Consumers pulled back on spending in April.
The report showed spending fell 0.2% in the month when adjusted for inflation. Economists had forecast a 0.1% rise, so the result was a disappointment. Spending by consumers accounts for more than two-thirds of the nation's economy.
One reason consumers may have pulled back is weak income data, which was unchanged when adjusting for inflation. Disposable personal income, which is essentially what is earned after taxes, fell by 0.1%.
There have been fears among economists that the cutback in federal spending known as the sequester, including employee furloughs, and the expiration of some tax breaks that took place earlier this year would prove to be a drag on the economy this year. Friday's report could be another warning sign of those economic headwinds.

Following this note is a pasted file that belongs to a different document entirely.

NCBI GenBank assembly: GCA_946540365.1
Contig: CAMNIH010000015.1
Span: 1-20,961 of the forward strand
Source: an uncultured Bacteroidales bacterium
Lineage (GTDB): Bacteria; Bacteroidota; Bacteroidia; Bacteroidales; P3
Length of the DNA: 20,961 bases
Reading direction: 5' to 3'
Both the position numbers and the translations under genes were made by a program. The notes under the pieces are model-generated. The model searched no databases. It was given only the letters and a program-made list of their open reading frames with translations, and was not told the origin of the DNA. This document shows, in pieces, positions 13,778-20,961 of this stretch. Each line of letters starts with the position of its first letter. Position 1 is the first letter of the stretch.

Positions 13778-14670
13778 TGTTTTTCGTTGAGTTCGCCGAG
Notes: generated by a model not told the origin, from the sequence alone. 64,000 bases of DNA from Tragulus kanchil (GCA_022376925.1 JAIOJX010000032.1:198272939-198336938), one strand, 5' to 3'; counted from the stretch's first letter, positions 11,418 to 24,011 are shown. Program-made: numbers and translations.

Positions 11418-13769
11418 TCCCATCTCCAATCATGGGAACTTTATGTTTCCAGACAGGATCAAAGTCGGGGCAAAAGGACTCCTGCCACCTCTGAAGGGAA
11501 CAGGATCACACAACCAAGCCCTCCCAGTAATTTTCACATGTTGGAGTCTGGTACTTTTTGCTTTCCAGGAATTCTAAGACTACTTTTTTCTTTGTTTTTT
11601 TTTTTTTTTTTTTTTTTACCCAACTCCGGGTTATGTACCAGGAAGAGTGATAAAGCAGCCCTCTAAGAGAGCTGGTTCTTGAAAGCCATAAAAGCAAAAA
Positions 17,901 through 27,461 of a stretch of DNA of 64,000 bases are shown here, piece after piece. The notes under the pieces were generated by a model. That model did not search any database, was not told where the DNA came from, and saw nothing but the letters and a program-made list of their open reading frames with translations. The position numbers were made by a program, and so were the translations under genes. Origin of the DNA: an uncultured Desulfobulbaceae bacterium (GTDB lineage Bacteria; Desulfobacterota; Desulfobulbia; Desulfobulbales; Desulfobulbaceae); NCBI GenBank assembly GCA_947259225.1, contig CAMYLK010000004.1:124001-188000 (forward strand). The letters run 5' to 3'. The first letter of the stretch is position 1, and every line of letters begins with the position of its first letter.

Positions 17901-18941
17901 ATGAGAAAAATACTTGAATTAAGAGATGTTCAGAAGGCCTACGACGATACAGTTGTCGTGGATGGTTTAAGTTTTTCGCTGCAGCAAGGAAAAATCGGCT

An earlier government report showed that retail sales rose slightly in April, as strong car sales and spending on building supplies helped make up for weakness in other sectors. Friday's report doesn't break down how consumers are spending money, just how much money they are spending, saving or paying in taxes.
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